Bank claims New Jersey investor lied to score loan at Fort Worth’s tallest tower

Lawsuit claims Opal Holdings founder lied to his bank to get a mortgage

Lawsuit claims Shaya Prager lied to get $83 million Burnett Plaza mortgage
Shaya Prager and the Burnett Plaza (Burnett Plaza Ft Worth)

After losing control of the tallest building in Fort Worth earlier this month, Opal Holdings may face more troubles in Cowtown. 

Opal, a New Jersey-based investor founded by Shaya Prager, lost Burnett Plaza at 801 Cherry Street to its mezzanine lender, Pinnacle Bank. The deal appeared to work out to an eye-popping $12 per square foot, before considering the building’s $68 million senior loan, overseen by trustee UMB Bank.

But before the tower ended up at a foreclosure auction, Pinnacle accused Prager of lying about secretly owning the ground lease and the building to get an $83 million loan. 

Prager did not respond to a request for comment. 

The bank’s allegation comes from a March 2024 lawsuit filed by Tarrant Construction Services, claiming Prager owes the company more than $1 million in construction costs. 

The lawsuit – in which Prager in turn blames Pinnacle – shows how Prager structured the deal. 

In January 2021, Prager and his associates established three LLCs: Burnett Plaza Holdings, Burnett Cherry Street and Burnett Cherry Street Member. 

Burnett Plaza Holdings purchased the tower for $137.5 million in April 2021. Around the same time, it signed a ground lease with Burnett Cherry Street, public records show. 

The two companies ostensibly operated as separate enterprises. Burnett Plaza Holdings collected ground-lease rent from Burnett Cherry Street, which operated the building, collecting rents and providing maintenance, security and other services. 

But they may not be so separate. 

In the sale documents filed with Tarrant County, Burnett Plaza Holdings’ address is the same as Burnett Cherry Street’s: 950 Airport Road in Lakewood, New Jersey. Some investors whose names do not appear on Opal Holdings’ website have signed for Burnett Plaza Holdings, including Avrohom Prager, Shimon Katz and Lawrence Heller. But in the sale document, it says all correspondence for the entity should go to Shaya Prager in Lakewood.

Under this muddled ownership structure, Prager borrowed as both a landlord and a tenant, the lawsuit claims. 

Burnett Plaza Holdings borrowed $86 million against the property. On that senior loan, the trustee on the deed of trust was Riverside Title. Earlier this year, Fannie Mae told lenders it would not accept mortgage loans closed using Riverside. Fannie Mae said it instituted the change because Riverside and another title company had participated in closings by Brooklyn real estate investor Boruch Drillman that the Department of Justice later determined to be fraudulent.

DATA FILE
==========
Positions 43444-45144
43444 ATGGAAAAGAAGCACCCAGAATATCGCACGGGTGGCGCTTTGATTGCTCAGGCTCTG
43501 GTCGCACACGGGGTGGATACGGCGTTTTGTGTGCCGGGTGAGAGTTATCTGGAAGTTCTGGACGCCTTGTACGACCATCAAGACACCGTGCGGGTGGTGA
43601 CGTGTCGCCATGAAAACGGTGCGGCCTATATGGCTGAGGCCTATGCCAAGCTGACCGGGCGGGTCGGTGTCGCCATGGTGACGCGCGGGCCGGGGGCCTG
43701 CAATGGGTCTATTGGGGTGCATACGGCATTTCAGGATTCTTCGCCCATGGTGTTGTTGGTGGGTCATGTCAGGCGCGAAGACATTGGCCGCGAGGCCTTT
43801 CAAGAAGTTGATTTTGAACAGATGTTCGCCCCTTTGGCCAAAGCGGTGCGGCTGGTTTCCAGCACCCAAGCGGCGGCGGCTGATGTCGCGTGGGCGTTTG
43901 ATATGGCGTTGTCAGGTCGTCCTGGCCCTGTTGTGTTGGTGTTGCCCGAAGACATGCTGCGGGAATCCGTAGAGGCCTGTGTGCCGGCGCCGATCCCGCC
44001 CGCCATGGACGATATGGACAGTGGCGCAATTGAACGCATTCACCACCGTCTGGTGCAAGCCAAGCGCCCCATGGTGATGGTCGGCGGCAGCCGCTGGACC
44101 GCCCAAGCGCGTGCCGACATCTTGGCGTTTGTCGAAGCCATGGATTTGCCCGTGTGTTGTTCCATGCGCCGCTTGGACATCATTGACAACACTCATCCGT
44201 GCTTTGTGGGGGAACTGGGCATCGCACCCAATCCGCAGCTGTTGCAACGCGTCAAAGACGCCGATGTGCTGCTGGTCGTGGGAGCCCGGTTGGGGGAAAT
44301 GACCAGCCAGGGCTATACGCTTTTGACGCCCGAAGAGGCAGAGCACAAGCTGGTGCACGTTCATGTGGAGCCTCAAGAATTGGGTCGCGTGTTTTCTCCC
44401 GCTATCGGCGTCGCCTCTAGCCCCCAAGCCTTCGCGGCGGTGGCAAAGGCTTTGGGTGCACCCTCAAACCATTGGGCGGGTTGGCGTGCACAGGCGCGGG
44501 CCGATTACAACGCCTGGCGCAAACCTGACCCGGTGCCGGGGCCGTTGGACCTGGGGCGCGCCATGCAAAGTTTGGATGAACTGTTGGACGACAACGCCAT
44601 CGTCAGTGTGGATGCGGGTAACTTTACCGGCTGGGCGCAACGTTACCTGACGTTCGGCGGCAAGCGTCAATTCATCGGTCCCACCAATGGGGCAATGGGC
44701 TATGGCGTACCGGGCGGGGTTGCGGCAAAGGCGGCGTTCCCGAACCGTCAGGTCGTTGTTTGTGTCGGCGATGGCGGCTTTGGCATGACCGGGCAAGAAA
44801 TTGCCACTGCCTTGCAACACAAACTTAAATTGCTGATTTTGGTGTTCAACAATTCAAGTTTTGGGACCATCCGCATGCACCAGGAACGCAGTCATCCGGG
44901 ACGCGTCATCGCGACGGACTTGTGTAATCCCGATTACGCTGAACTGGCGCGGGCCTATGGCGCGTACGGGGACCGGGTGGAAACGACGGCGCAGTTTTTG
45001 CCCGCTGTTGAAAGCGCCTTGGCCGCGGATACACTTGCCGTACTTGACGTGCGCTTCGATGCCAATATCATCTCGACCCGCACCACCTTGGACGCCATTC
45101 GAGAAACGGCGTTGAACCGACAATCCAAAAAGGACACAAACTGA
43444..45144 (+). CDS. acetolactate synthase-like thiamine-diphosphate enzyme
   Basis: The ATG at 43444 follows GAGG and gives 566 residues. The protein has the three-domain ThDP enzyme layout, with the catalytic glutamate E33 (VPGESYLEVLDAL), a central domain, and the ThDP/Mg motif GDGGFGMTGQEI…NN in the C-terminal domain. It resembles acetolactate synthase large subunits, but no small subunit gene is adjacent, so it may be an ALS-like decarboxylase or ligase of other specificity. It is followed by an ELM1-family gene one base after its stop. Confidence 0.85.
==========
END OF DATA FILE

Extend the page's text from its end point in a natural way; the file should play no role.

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Fannie and Freddie have responded with broader investigations into mortgage fraud now that they suspect some of the loans they purchased are fraudulent.

Burnett Cherry Street, the ground lease tenant entity, also borrowed $83 million from Pinnacle Bank against the lease. 

In total, both entities associated with Prager took out $169 million in loans on the building, which it purchased for $137.5 million. 

Typically, the loan-to-value ratio for a building is between 60 and 70 percent. In this case, one $80 million loan would be standard, not two.  

“Of course, nothing could go wrong with this Real Estate Strategy,” a seemingly sarcastic contention in the lawsuit read.

In response to Tarrant Construction Services’ original filing, Prager blamed Pinnacle Bank, claiming the lender took actions “to manufacture” defaults and, in turn, gain control of Burnett Cherry Street. 

But Pinnacle’s response upped the ante and accused Prager of bank fraud. 

In its filing, Pinnacle claims Prager told the lender that Burnett Cherry and Burnett Plaza Holdings were not affiliated “to induce Pinnacle into the Loan Agreement.” The loan agreement stipulates that false or misleading statements made by the borrower in connection with the loan documents constitutes a default. 

A trial is set for February 2025.

Pinnacle acquired the building in a May 7 foreclosure auction with a $12.3 million credit bid against the $13 million loan it extended to Burnett Cherry Street. In taking over the building, Pinnacle also absorbed the building’s $68 million senior loan. 

Burnett Plaza isn’t the only building Opal lost to Pinnacle Bank this year. 

In April, Pinnacle foreclosed on a 450,000-square-foot office park Opal owned in Arlington. Opal defaulted on a $40 million loan at that property, located at 600, 616 and 624 Six Flags Drive and 2401 East Randol Mills Road. The complex was most recently appraised at $43 million. 
Pinnacle took over the office park with a $30 million credit bid at a May 7 foreclosure auction, the Dallas Business Journal reported.

UPDATE: After publication, a spokesperson for UMB Bank said it is the trustee for a credit tenant lease financing on the property, not the senior lender.

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